Dog Brain Games
Dog Brain Games
Dog Brain Games

Dog Brain Games

Classic games like ‘fetch’ are lots of fun for you and your dog, but exercise isn’t just about running around. Mental exercise is important too, as it can help fight boredom and teach your dog great new skills.

Canine brain games can help keep your dog on their toes when it’s too rainy to play outside. Brain games for dogs challenge puppies’ developing brains, keep adult dogs stimulated, and could even help senior dogs stay alert and active!

We’ve put together five of our favourite brain games for dogs.


Treasure hunt

  • Hide pieces of your dog’s favourite kibble around the house (or if it’s nice outside, the garden) and let them hunt for their treats. Your dog will have to use their nose to scent out the prize!
  • Every time you play this dog brain game, hide the treats in increasingly difficult places to keep things interesting. If your dog loves to follow scents (for example, if you have a scent hound) try leaving a ‘trail’ around the house or garden for him to follow. Just take a delicious-smelling treat, touch it on surfaces around the house in a continuous trail, and hide it at the end.
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  • A really simple brain game for dogs involves hiding treats inside a special toy. There are many toys you can buy for this purpose – just put some of your dog’s favourite kibble inside, and watch them try to release it.
  • This may involve rolling their toy a certain way, squeezing it, or using sheer determination. Whichever toy you choose, it will help spread their treats or food out over a longer period of time, as well as keeping them occupied.
  • 3

    Learn a trick or two

  • Teaching your dog a trick or two is a great way to spend quality time with them and get their brain working. Teach them to recognise objects, fetch your slippers, roll over, and more.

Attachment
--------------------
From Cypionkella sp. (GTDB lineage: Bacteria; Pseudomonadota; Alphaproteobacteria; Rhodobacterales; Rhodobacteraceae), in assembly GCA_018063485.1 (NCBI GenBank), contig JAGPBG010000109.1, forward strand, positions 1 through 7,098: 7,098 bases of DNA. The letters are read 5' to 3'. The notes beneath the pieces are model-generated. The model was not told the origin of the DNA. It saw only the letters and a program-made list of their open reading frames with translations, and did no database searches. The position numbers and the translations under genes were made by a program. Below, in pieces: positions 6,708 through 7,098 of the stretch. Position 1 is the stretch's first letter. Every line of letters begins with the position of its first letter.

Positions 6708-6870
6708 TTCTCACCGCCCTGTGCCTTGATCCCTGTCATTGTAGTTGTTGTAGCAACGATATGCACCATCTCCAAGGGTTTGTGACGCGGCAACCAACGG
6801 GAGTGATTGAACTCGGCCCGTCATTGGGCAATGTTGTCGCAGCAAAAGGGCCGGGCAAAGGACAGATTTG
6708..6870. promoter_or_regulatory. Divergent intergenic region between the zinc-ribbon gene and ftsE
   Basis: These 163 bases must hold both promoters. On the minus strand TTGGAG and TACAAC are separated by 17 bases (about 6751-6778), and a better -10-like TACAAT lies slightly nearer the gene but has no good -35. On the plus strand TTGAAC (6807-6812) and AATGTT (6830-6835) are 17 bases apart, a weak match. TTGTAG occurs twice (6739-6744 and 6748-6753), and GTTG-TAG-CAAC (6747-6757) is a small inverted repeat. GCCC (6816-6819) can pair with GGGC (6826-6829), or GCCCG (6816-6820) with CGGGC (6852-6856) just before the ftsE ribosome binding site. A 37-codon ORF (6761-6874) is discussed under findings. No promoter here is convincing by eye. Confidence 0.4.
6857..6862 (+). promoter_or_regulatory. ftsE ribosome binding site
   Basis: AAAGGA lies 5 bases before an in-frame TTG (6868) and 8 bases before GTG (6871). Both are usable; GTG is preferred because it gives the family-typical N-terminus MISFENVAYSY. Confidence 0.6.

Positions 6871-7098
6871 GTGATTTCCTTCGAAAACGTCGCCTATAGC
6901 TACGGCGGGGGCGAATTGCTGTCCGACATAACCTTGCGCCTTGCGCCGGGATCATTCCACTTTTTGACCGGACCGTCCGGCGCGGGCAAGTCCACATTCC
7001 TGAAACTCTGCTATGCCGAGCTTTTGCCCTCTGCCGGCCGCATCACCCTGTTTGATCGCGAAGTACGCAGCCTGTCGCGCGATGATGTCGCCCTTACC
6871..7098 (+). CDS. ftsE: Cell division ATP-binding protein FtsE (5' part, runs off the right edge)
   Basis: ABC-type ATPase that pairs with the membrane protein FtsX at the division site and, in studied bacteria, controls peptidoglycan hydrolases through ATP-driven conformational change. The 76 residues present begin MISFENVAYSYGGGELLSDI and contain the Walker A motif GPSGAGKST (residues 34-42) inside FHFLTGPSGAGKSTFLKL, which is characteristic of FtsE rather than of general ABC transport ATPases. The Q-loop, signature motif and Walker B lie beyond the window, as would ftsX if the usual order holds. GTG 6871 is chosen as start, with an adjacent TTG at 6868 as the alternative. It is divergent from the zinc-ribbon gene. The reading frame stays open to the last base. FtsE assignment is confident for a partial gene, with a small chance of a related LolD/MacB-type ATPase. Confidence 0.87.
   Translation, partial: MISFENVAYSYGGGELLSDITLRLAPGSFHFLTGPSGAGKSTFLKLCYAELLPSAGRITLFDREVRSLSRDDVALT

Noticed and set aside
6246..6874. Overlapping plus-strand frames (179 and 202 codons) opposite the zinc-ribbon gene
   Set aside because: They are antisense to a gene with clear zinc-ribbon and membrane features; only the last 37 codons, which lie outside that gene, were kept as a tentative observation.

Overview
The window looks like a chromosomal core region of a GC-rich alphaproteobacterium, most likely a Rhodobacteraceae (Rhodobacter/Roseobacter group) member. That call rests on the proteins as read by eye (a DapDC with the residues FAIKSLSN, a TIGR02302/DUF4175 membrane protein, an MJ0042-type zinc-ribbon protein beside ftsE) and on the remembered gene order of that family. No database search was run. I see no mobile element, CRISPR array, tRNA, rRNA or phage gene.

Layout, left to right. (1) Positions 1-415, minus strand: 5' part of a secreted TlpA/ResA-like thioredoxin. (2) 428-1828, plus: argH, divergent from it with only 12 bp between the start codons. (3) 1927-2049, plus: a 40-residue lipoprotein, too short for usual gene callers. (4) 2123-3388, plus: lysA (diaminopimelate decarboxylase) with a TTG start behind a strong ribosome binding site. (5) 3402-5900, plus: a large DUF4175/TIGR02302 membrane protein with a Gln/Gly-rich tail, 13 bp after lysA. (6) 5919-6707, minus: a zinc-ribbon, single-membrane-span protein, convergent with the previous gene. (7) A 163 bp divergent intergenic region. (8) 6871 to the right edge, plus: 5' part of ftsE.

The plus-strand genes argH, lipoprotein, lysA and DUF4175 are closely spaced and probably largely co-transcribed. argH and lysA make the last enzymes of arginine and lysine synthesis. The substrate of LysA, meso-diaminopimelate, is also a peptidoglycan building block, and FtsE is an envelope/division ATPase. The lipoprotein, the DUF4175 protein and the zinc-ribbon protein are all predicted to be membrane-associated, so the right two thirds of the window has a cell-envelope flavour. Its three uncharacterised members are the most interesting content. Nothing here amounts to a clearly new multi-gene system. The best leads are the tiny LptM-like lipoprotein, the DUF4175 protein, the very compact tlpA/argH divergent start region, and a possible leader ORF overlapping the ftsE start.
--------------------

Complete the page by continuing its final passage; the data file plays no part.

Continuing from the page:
• As well as impressing people, these tricks will stretch your dog’s memory and attention! Discover five easy tricks you can teach your dog here.
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    Find the treat

  • This game is great for encouraging your dog to pay attention to you. All you need is three cups and a treat, such as a piece of kibble.
  • Before starting the dog brain game, make sure each of the cups smells like kibble; a good way to do this is to simply wipe the kibble around the inside rim of each cup. Then, with your dog watching you, place the kibble under one of the upturned cups, and place the other upturned cups next to it.
  • With your dog still watching, shuffle the cups around then let them try to turn over the right cup. If they choose the wrong one, show them the treat, but don’t let them have it – shuffle again, and let them keep trying until they can keep track of the correct cup!
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    Advanced brain game for dogs - independent thinking

  • In the independent thinking game, your dog is rewarded for trying new ‘tricks’ that they have come up with themselves. This is a great way to encourage their inventiveness.
  • Give your dog something fairly unfamiliar to interact with (such as a chair), and say “trick” to them. When your dog interacts with it – for example, they might sniff it – give them a treat.
  • Give the “trick” command again. Whenever your dog does something new, such as pushing the chair, give them another treat.
  • Keep giving them the command, and reward them every time they come up with something new. If they replicate the same behaviour, such as pushing the chair a second time, simply ignore them and don’t offer them the reward.
  • After a while your dog will realise that trying new behaviours when you say “trick” will result in a treat. Soon they’ll come up with all sorts of inventive ways to earn their treat, such as jumping onto the chair or squeezing underneath it.
  • When you’ve mastered all these dog brain games, use your creativity to create new challenges for your dog. If you’ve come up with a great game, let us know all about it!


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